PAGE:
The UK government has said that it remains “unclear” on whether they should have introduced lockdown sooner.
Foreign secretary Dominic Raab, who is deputising for Boris Johnson while he is recuperating from his week-long stint in hospital after contracting coronavirus, said that it was difficult to make comparisons with countries because of varying circumstances.
Raab said during Monday’s daily coronavirus briefing at Downing Street: “I don’t think it is clear, I don’t think those comparisons are like for like, because of where we are on the curve… but also the individual circumstances in those countries.
“We will continue to monitor and we do monitor what’s going on in other countries and make sure we feed that in to what we’re doing here.”
Sir Patrick Vallance, the UK government’s chief scientific adviser, agreed and told reporters via video link: “It is very difficult to make those comparisons.”
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“I think there is a lot to learn from other countries in terms of what we need to do and we’re definitely looking very closely at other countries in terms of how they think about release of lockdown measure.”
The government also said it does not expect to make changes to coronavirus lockdown restrictions this week.
Raab said the UK's plan "is working" but that "we are still not passed the peak of this virus".
After revealing that 11,329 COVID-19 patients have now died across the country, he said that it’s still “far too early” to talk about the relaxing of measures and the changing of advice.
“We are doing a lot of work in government to be guided by the science and the medical advice that you get and I think that, until you have got that evidence, we will be getting ahead of ourselves.”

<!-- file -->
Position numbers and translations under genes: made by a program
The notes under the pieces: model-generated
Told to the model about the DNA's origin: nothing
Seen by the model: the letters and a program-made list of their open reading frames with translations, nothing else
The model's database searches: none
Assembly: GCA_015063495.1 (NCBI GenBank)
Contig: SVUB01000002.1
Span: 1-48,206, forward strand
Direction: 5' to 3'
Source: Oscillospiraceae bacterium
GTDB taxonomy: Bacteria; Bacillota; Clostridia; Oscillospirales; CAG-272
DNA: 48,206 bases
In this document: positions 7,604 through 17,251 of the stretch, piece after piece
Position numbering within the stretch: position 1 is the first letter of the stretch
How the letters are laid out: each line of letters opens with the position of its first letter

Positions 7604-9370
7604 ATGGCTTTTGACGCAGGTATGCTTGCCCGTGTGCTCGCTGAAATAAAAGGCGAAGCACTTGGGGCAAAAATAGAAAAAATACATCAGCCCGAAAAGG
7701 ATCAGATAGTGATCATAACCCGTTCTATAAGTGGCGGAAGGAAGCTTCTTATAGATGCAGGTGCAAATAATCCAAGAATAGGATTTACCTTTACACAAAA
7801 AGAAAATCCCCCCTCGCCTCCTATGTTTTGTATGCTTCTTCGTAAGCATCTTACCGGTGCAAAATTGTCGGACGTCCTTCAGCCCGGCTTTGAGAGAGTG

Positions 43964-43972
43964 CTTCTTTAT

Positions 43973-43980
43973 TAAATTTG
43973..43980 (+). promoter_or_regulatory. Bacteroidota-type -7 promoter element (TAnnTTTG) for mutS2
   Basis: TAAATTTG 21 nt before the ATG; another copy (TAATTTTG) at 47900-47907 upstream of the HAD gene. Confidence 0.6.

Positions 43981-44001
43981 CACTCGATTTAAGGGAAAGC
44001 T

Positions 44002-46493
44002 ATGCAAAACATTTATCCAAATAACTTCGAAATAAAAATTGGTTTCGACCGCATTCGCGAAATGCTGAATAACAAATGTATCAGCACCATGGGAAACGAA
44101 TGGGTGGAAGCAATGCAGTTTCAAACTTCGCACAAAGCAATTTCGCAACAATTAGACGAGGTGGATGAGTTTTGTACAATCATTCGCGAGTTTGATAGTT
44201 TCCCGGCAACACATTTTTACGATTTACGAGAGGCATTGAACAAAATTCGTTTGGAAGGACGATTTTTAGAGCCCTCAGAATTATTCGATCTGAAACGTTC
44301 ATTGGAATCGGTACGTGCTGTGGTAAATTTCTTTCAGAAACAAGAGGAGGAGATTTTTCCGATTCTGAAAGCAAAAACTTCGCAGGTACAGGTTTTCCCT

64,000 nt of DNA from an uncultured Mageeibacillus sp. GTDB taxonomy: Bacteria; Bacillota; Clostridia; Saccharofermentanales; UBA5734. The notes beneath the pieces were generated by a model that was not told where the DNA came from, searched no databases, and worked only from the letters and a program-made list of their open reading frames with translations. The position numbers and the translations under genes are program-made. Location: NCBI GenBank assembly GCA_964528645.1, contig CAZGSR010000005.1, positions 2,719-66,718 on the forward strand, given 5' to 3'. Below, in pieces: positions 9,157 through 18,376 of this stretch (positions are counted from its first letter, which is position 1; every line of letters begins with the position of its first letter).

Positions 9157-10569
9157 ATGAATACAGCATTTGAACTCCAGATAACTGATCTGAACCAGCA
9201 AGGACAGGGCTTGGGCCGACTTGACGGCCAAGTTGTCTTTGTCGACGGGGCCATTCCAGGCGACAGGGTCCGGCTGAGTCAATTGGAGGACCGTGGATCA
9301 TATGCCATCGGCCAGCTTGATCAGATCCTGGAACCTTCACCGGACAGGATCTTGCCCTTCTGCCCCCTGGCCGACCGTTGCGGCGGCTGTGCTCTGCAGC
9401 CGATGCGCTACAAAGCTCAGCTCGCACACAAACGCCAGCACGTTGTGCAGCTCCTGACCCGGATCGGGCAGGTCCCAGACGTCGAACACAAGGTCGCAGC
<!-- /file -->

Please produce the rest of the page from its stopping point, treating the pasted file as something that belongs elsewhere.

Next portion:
“There will come a time in the future where we can talk about relaxation or transition but we are not there now.”
Raab offered no indication for when the curve will flatten or when lockdown would end.
The UK has now entered its fourth week of lockdown.
Boris Johnson was criticised in March because of the government's lax approach to social distancing measures, especially after Italy and Spain and Ireland introduced rigorous measures, shutting down all non-essential businesses.
More than 245 British and international experts signed an open letter expressing their “concern” about the prime minister’s then course of action.
Critics including the former health secretary Jeremy Hunt have previously expressed concern about the decision to delay more drastic measures, such as school closures.
After initially asking people to avoid pubs, he did not force them to close prompting his father, Stanley Johnson, to announce that he would flout advice and go anyway.
Johnson was admitted to hospital on 5 April after initially testing positive for COVID-19 on 27 March. Earlier on Monday, he tweeted that he was “in good spirits” and was still keeping in touch with his team in government.